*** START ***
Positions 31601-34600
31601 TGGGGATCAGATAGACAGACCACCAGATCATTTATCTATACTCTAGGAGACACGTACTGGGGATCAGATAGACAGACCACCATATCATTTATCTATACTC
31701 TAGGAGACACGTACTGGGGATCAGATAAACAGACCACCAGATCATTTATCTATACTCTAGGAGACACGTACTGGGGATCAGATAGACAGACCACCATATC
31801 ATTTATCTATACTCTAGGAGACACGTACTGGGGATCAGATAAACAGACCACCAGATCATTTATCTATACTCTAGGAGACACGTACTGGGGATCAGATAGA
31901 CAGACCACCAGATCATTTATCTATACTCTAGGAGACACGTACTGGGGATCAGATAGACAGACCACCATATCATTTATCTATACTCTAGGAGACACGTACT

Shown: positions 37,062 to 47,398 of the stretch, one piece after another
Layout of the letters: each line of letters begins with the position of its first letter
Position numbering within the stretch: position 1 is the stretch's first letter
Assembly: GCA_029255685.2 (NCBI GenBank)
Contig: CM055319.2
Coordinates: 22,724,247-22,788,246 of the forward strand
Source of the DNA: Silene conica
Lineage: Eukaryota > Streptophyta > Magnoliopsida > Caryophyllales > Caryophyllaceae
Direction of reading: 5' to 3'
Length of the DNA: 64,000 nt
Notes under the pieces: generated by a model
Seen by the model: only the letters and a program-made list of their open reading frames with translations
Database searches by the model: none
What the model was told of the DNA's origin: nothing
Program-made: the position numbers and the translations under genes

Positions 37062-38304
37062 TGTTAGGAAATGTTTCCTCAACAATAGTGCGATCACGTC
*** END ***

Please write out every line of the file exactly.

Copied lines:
Positions 31601-34600
31601 TGGGGATCAGATAGACAGACCACCAGATCATTTATCTATACTCTAGGAGACACGTACTGGGGATCAGATAGACAGACCACCATATCATTTATCTATACTC
31701 TAGGAGACACGTACTGGGGATCAGATAAACAGACCACCAGATCATTTATCTATACTCTAGGAGACACGTACTGGGGATCAGATAGACAGACCACCATATC
31801 ATTTATCTATACTCTAGGAGACACGTACTGGGGATCAGATAAACAGACCACCAGATCATTTATCTATACTCTAGGAGACACGTACTGGGGATCAGATAGA
31901 CAGACCACCAGATCATTTATCTATACTCTAGGAGACACGTACTGGGGATCAGATAGACAGACCACCATATCATTTATCTATACTCTAGGAGACACGTACT

Shown: positions 37,062 to 47,398 of the stretch, one piece after another
Layout of the letters: each line of letters begins with the position of its first letter
Position numbering within the stretch: position 1 is the stretch's first letter
Assembly: GCA_029255685.2 (NCBI GenBank)
Contig: CM055319.2
Coordinates: 22,724,247-22,788,246 of the forward strand
Source of the DNA: Silene conica
Lineage: Eukaryota > Streptophyta > Magnoliopsida > Caryophyllales > Caryophyllaceae
Direction of reading: 5' to 3'
Length of the DNA: 64,000 nt
Notes under the pieces: generated by a model
Seen by the model: only the letters and a program-made list of their open reading frames with translations
Database searches by the model: none
What the model was told of the DNA's origin: nothing
Program-made: the position numbers and the translations under genes

Positions 37062-38304
37062 TGTTAGGAAATGTTTCCTCAACAATAGTGCGATCACGTC